3. Pay attention to your body.  Teenagers have a knack of finding your insecurities, so pay attention to your body.  If you notice that your heartbeat is increasing, gritting your teeth, sweaty palms. increased breathing etc, this is usually a sign that you have been activated. Take a breath, walk away because if you don’t it is about to get ugly. Remember your the adult
  4. Connect, Connect, Connect.  Connection is the key that can create many positive changes. Spend time getting to know your teen.  Know there will be times she will be silent and doesn’t want to connect.  Thats okay.  Keep trying. Listen to what she has to say. Does she have a point?  Again check in with your body to see if your reacting negatively because she disagrees.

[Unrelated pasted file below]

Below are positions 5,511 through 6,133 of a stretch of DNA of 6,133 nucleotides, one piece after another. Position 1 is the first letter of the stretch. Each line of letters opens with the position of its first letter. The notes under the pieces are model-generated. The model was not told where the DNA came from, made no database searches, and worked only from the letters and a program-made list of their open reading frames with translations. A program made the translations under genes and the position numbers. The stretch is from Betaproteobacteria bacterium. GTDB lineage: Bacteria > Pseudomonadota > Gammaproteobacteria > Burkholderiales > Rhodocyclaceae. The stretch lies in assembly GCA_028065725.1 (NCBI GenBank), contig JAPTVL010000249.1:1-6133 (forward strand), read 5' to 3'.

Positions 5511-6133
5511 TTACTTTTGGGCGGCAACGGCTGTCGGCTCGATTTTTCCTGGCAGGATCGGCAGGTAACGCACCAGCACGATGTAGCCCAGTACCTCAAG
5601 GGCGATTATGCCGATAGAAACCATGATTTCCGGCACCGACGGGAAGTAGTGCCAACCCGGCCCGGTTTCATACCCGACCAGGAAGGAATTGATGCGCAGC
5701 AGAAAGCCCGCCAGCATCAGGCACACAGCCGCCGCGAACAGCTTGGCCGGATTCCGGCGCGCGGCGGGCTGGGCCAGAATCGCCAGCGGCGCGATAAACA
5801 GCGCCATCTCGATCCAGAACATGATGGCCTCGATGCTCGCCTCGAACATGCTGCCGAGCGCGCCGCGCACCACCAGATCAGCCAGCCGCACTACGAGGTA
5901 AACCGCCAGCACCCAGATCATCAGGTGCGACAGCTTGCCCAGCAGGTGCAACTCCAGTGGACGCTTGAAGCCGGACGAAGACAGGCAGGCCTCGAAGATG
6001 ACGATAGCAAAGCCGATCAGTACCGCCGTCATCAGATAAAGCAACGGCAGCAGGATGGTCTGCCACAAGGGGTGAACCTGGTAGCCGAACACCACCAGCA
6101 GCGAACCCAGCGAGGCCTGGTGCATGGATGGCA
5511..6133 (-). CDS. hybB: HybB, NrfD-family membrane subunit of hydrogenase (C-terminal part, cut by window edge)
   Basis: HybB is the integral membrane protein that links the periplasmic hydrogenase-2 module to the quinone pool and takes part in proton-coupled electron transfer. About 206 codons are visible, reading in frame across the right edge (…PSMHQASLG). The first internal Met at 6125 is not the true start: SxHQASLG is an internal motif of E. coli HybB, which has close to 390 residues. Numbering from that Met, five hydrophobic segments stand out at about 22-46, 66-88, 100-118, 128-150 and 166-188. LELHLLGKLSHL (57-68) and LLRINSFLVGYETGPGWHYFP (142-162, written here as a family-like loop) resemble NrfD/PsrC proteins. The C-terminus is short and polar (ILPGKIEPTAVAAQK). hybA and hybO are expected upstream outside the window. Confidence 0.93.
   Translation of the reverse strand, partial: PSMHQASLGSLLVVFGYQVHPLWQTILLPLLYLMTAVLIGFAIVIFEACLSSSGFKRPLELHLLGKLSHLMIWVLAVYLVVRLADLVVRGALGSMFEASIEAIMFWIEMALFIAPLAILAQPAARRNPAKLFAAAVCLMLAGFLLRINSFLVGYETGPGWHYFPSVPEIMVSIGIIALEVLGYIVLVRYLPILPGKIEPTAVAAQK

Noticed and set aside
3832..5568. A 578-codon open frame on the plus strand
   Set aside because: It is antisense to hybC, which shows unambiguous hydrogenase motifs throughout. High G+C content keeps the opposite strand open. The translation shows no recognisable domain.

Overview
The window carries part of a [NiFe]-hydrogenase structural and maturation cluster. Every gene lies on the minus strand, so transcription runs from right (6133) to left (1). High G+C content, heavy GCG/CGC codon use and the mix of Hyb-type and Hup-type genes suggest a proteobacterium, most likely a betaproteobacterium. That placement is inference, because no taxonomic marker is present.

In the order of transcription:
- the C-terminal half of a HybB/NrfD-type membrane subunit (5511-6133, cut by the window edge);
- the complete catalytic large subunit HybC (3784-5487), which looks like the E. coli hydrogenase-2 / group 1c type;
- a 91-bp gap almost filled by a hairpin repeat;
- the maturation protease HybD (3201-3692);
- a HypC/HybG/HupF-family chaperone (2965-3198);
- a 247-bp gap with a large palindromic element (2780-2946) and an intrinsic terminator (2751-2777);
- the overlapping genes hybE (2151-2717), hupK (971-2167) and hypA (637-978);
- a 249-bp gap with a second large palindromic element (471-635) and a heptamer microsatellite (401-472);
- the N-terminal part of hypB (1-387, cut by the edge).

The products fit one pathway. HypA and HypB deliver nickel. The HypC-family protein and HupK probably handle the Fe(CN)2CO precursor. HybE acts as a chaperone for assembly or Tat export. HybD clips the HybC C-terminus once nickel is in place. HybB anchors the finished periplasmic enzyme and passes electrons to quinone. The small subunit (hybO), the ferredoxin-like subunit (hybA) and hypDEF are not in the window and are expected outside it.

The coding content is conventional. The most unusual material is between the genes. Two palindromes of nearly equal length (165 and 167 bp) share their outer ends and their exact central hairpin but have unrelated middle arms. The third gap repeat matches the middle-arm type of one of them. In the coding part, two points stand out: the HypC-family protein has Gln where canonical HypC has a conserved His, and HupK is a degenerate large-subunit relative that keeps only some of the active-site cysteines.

5. Catch them doing something positive.  I cannot stress this enough. Teenagers are often reminded of ALL the things that they are doing wrong. Imagine for a second how you would feel if your boss reminded you every day of the things that you were doing wrong. But how would it feel to be acknowledged for the things that you are doing right? You would probably be more likely to work harder.  Don’t get me wrong, I am not saying that you can’t correct your teen or guide them to making the right decisions, but also learn to balance it with some positivity or they may look for that acknowledgement in not so favorable places.
  6. Your teenagers are watching.  Thats right just like you are watching their every move they are watching yours.  It is not what you say, its how you say it, it’s what you do.  So if your child is shouting, ask your-self if you shout. If they shut down, ask your-self if you run away from conflict.  They are always watching.  So be mindful!
 

Learning To take Care of My-Self February 4, 2016

Filed under: change,inspiration,Uncategorized — Positive Changes 4 Women, Inc @ 2:53 pm